I didn’t know, then, how many hours I would come to spend in that studio, how I would always remember the cold metal bar beneath my hand or the very taste of the water. I still unconsciously tap out pickups in line at the grocery store, brush-heel-shuffle-heel-stepping my way toward the cash register, and I’ve caught myself with rounded fingers, middle one slightly dropped, in so many photos that I have to tell myself to stop. I could, even now, show you a time step or an arabesque or a slightly wobbly pirouette.

I am in first grade, but I go to a second grade classroom for reading each day. I don’t know what the second graders think of me, but I find them loud and big and a bit scary. I do well reading aloud, though, and hate when it’s not my turn and I have to train myself not to turn the pages of my textbook when I have read the page to myself before they have finished. I love reading; it is my favorite subject. (Years later I am rather chagrined when I get to high school and it is no longer a class of its own.)

In fourth grade I accidentally stabbed myself with a pencil, reaching into my desk without looking. I still carry the grey-blue mark in my skin, a small tattoo at the base of my left pointer finger. It has a twin on my right hand, between the knuckles of my second and third fingers, received from another Number 2 while digging through my locker in seventh grade. These marks are visual reminders of the past, but they’re scarcely needed. I remember too much already.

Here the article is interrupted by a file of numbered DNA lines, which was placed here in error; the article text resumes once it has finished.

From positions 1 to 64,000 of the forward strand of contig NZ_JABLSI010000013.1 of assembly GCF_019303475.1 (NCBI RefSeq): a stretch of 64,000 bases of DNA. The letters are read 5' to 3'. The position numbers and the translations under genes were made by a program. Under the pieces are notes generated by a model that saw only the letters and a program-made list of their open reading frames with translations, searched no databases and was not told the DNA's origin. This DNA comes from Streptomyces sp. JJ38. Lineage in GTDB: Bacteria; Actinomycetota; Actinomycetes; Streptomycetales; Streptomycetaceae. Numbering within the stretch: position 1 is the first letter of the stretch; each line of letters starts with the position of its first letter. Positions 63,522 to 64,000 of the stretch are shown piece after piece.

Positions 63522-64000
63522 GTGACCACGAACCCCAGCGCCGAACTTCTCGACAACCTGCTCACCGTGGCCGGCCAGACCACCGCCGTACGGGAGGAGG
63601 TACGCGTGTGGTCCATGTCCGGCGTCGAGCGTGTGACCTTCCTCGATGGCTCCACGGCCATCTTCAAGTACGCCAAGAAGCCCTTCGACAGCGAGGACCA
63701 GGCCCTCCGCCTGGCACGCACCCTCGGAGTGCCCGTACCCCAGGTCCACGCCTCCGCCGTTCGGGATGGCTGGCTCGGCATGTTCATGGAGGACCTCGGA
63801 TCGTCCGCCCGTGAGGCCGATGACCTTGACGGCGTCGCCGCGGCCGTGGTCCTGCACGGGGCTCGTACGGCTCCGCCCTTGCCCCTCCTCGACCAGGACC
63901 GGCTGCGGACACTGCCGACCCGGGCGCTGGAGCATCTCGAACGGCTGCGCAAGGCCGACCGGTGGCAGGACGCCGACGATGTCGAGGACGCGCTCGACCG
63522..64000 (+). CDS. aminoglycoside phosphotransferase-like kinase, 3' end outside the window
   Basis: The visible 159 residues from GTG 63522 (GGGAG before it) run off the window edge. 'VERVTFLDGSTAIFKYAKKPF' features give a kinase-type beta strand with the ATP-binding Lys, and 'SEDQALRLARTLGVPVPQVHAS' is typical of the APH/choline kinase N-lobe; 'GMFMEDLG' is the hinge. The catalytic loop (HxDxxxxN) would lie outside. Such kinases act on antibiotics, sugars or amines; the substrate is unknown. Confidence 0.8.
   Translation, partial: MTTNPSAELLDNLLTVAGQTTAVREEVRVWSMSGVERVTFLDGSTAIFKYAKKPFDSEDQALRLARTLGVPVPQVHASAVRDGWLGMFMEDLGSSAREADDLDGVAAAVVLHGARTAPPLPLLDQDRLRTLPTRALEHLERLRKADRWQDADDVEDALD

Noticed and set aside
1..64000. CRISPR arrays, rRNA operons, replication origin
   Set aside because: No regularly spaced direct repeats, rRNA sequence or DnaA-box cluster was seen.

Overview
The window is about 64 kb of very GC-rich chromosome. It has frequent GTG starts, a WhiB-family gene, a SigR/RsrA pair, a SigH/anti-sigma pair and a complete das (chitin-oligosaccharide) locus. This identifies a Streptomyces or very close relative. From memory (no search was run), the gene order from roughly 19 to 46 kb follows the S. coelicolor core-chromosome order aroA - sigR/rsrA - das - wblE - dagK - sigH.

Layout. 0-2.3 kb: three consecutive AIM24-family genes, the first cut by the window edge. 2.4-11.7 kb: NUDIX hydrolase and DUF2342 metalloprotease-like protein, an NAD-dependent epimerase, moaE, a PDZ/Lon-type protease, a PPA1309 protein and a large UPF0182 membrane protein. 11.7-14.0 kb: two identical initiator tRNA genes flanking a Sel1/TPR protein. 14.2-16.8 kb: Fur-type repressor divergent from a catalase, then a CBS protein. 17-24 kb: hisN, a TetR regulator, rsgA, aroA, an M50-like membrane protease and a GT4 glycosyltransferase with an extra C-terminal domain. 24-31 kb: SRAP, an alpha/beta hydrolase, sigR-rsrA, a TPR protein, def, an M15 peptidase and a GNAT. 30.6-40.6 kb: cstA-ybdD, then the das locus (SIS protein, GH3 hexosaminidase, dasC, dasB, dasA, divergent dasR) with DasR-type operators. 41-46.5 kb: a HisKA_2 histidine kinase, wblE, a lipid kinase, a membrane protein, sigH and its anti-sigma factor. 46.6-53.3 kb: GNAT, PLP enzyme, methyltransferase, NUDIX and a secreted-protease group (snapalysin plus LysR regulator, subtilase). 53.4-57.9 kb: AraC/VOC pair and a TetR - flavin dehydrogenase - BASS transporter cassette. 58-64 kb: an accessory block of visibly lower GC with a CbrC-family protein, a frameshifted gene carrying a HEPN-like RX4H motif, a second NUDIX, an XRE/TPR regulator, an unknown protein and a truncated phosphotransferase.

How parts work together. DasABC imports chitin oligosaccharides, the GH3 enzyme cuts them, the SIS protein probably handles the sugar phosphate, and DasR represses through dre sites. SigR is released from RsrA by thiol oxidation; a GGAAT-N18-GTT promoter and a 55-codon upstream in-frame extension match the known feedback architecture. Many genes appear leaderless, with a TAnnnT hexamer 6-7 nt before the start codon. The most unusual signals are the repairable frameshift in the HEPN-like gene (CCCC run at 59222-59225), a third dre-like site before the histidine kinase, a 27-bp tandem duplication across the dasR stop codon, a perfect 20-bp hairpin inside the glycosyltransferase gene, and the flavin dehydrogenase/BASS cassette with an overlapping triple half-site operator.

Sometimes I wish I could scour away the hard memories or at least sand them down a bit, take off the edges, blunt the sharpness of the pain and the salt taste of tears. I can’t write about some of those memories, can’t even speak them aloud, but I also cannot forget. I find it unfair that I continue to remember against my will.

It’s not always the important, traumatic, or scary, though, so when other memories come, I let them. Sometimes it’s just small details, and sometimes from only one sense at a time: a taste, a smell, a sound. My mother singing “You Are My Sunshine.” The way my friend’s mother had a bit of a Southern accent and pronounced “crayon” like “crown.” The scent of air-popped popcorn, a special treat before we had a microwave.

My friends have commented that I am the one who remembers, the one who can tell them the color of their dress from sophomore year Homecoming (So much crushed velvet; what were we thinking?!) or can still sing a bit from choir songs long past. I am a bit embarrassed by it sometimes, and even downplay the specificity with which I can recall insignificant details because I somehow feel like I should have retained more important data.